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SA Child Protection Dept to boost Indigenous staff

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The number of Aboriginal people working to stem the flow of children in care is set to double as part of a new State Government plan to better respond to the cultural needs of Aboriginal communities.

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The Department for Child Protection today announced it would aim to grow its Aboriginal workforce to 10 per cent – up from the current five per cent – by 2024 in line with an across-government push to better involve Aboriginal people in decision-making.

An additional 120 Aboriginal workers are needed to achieve that target, a goal the Department’s deputy chief Fiona Ward said is required to ensure the Government is “held accountable” for the provision of culturally safe services.

A report published by Guardian for Children and Young People Penny Wright in May showed the number of Aboriginal children in South Australia who were fostered by members of their extended family or community dropped by about 10 per cent in the past 10 years.

Data from the Report on Government Services shows that in June last year, Aboriginal children made up 33 per cent of South Australian children in out-of-home care.

That is despite Aboriginal children representing less than five per cent of the state’s total child population.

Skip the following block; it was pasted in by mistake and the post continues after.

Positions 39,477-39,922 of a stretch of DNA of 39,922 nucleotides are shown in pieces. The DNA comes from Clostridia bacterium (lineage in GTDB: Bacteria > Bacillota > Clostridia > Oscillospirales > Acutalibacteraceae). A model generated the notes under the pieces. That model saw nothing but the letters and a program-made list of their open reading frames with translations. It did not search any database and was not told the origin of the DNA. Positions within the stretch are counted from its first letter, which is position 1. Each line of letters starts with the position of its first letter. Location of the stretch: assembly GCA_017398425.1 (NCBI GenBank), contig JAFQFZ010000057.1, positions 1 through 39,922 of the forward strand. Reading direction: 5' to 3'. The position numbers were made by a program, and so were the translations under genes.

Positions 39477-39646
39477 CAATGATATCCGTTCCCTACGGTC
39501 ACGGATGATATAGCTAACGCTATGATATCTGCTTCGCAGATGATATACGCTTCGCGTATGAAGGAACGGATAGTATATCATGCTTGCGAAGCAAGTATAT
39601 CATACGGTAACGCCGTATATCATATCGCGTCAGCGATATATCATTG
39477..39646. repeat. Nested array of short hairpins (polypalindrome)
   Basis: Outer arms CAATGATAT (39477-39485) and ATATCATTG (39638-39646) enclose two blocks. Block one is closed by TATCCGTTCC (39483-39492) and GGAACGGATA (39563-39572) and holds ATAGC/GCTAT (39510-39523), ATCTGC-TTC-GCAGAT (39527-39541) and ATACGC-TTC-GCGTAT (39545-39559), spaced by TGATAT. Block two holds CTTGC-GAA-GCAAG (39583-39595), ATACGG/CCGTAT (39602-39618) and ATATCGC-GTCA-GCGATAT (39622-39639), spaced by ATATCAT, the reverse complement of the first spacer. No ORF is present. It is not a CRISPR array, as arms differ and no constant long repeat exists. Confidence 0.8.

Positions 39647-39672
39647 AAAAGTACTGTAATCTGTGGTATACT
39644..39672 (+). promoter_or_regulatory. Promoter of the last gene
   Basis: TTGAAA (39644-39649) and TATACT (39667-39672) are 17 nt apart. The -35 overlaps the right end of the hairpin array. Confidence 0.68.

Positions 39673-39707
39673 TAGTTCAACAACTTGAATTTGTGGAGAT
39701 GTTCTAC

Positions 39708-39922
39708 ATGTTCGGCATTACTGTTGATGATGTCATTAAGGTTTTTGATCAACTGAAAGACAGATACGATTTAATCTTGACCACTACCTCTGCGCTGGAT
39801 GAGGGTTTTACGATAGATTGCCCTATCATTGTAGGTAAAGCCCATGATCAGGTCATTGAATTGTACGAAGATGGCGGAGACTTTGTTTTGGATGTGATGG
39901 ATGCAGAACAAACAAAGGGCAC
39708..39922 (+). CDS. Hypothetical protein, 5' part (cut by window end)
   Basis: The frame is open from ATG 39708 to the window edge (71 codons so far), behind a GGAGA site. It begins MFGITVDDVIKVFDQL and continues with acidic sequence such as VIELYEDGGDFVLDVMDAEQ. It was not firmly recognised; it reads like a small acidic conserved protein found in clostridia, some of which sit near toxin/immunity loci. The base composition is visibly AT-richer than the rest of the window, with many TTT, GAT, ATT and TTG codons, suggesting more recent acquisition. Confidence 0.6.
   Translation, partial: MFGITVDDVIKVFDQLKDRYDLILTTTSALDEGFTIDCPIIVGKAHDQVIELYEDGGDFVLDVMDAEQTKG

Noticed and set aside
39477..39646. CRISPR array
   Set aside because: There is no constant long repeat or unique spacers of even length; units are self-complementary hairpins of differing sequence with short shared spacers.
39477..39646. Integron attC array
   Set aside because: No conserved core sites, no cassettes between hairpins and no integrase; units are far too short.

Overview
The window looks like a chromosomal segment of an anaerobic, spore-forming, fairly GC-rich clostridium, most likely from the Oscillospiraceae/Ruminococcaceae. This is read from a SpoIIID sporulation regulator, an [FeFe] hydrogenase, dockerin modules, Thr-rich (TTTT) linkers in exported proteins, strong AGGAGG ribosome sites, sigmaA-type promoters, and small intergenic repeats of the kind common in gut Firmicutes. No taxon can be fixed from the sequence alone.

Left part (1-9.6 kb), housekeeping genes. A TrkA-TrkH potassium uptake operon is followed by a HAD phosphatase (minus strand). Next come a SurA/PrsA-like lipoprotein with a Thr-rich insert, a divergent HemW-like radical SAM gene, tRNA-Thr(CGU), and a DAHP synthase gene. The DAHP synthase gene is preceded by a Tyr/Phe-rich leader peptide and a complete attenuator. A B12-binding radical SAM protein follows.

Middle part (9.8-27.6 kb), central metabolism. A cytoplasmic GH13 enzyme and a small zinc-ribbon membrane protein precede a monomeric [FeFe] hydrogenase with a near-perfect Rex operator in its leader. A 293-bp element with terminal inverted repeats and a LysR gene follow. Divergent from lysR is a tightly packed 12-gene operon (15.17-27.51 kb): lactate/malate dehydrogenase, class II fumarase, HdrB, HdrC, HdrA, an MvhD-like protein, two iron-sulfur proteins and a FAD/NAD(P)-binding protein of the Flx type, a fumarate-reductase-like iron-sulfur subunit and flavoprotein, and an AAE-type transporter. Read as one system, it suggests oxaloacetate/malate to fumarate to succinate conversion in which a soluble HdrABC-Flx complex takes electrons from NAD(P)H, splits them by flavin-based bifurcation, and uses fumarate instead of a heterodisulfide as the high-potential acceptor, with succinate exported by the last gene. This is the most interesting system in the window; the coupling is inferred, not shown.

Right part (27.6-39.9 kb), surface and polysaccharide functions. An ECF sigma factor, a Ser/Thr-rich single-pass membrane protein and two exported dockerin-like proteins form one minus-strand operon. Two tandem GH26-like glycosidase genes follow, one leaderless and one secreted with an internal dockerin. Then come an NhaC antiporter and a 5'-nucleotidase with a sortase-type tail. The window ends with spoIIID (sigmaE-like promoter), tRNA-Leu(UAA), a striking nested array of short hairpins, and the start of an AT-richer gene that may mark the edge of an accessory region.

“Attracting and retaining Aboriginal employees is a vital part of the strategy to build our capacity to work with children and young people in care,” Ward said.

“We will be guided by some key principles including that Aboriginal children and young people must be central in child protection decision-making, that we have strategies in place to ensure we retain our current Aboriginal staff and attract more Aboriginal employees, and that we make sure that the whole department understands its responsibility in achieving good outcomes for Aboriginal children and their families.”

To help it achieve its 10 per cent Aboriginal employment goal, the Department has consulted with Aboriginal advisors to introduce a new “cultural learning program” , as well as a Reconciliation Action Plan.

The programs aim to better consult Aboriginal people in decision-making and ensure a more culturally sensitive workplace culture.

In December, Premier Steven Marshall released the first South Australian Aboriginal Affairs Action Plan, which outlined Aboriginal employment targets across most departments.

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